To begin with, developers should have the flexibility to choose different types of architecture while still getting some benefit from Grails. I was struck recently by a talk on using command objects as the primary artifact of the application architecture. Command objects are an underrated part of Grails that can be used in all sorts of patterns and architectures. I have also dabbled with the Platform Core Plugin’s event bus as an alternative, message-oriented backend that can also push messages to Javascript in the browser. Both of these examples demonstrate that Grails already provides features for non-conventional approaches to application architecture.

    Building direct support for lots of different architectures into Grails would be a bad idea. You would end up with a monolithic monster that no one would use. It would also likely be too much for the core team to manage alone. A better approach is to decouple the different parts of Grails into plugins and allow for alternative architectures through community-contributed plugins. This has already happened to some degree, but there is still some more decoupling to do. In other words, the plugin system should become the central part of Grails. Applications then become a collection of easily composed pieces.

    Composable systems like this provide flexibility at the cost of a steeper learning curve and an extra barrier to getting started. One of the great things about Grails is how quickly you can get going with the standard application architecture. It would be a shame to lose that in the process of decoupling the different parts of the framework. The answer is probably a combination of project templates and strong conventions and defaults, where project templates are simply default project configurations with different sets of plugins depending on what application architecture you want. I think it’s possible to make most architectures accessible using this approach.

    I have to admit that this idea of focusing on the plugin system and project templates (or archetypes) is not new, but it does make sense to me. It also raises challenges: who will maintain project templates and the associated plugins? There is no way that the core Grails team can do it. That means the community needs to step in and that’s why there has to be work to make it as easy as possible to contribute, from guides on how to do things to consistent and well documented APIs or other integration points. Fortunately, the act of decoupling the internals of Grails and putting in place APIs will make contributions easier. And the existing GORM decoupling work has shown the way here.

    A vision is only one part of the story. It gives a destination, but what guides the day-to-day decision making? That’s where values come in. Things like “every feature will be documented” or “upgrading should be as automatic as possible” or “the user should never be left waiting.” These can then be codified, for example by having commit guidelines that state new or changed features should never be committed without documentation and integration or functional tests. Such rules are particularly important when you’ve spent lots of time developing and debugging a feature and just want to be done with it. It’s very easy to skimp on the testing and documentation at that point.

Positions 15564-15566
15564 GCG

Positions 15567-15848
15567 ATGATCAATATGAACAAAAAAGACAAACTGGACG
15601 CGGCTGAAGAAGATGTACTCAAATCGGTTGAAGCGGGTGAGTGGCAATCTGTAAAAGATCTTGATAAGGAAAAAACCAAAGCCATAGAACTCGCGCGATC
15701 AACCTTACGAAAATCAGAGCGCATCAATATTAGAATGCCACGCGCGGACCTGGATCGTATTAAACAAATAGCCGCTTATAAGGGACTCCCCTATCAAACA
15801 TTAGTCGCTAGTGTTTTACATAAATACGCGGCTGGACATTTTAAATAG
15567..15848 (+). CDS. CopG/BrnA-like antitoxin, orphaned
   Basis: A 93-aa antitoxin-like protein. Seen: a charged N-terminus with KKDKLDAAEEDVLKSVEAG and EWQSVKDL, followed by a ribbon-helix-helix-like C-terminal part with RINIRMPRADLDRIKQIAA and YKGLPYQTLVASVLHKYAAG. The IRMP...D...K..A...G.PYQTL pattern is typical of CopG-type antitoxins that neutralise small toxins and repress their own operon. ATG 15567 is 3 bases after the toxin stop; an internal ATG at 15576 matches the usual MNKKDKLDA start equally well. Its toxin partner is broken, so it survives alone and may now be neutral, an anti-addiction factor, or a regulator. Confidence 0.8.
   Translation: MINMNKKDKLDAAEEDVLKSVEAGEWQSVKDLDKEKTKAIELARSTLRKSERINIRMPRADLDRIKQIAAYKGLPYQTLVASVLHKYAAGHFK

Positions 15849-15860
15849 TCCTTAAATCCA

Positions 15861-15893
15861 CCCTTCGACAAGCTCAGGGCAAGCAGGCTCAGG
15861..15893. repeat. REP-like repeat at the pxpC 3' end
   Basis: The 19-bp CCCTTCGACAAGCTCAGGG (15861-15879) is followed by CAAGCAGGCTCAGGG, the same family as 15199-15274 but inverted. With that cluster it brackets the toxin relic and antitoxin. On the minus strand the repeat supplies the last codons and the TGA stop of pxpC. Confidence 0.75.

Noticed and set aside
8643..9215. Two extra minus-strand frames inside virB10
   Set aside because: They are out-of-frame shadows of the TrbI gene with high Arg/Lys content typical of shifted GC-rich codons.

Conclusion (and “too long, didn’t read” version)

    To sum up, I think any project needs to have a clear vision and a core set of values that all committers and contributors must cleave to. I would like to see Grails focusing on being a rapid web application development framework that is accessible but allows for flexibility. Things like performance are important, but secondary. In other words, Grails should aim to reach a certain number of requests per second for a given setup, but it shouldn’t aim to be the smallest and fastest framework in the field (for example).

    The idea of rapid development should come from several features:

    • Near immediate feedback on changes
    • Very few (preferably zero) long wait times (say more than 10s sitting on your hands)
    • Error reporting that makes it easy to identify the source of a problem
    • Conventions, defaults, little to no boilerplate
    • Easy integration with common external systems

    Grails already ticks these boxes to a greater or lesser extent, and to be honest I don’t have major feature requests. Instead, I would like to see a focus on the reloading side of things, even better error reporting for all parts of Grails (the simple stuff is reported nicely, but things like Spring initialisation errors are hard to interpret) and finally a well-documented, straightforward plugin API that plugin developers can have confidence in. Because ultimately I think Grails’ success depends heavily on the quality of the plugin ecosystem.

     

    61 responses to “Where next for Grails?”

    1. Great post. I’ve been thinking a lot about Grails, other frameworks and the future for the last year or so. I’ve been more & more involved in fat client JavaScript applications & sometimes Grails feels too “heavy” for those scenarios. However, it’s easy to forget how much it does for you especially in terms of getting up & running quickly. Trying out other frameworks I’ve sometimes found myself dealing with the kind of setup issues I used to see before starting with Grails.

      I guess my main bugbears are the following:

      1: unit tests for the components of a Grails app feel much more like integration tests. The test support in 2.0 has been a big improvement but when test setup is reading “real” project configuration & bootstrapping a non-trivial pseudo-Spring application context it’s a long way from an isolated, lightweight unit test. When something doesn’t quite hang together in that setup it can be hugely painful to debug as well. Also it has an effect on confidence in unit tests when some things don’t work the same in unit tests as they do in reality.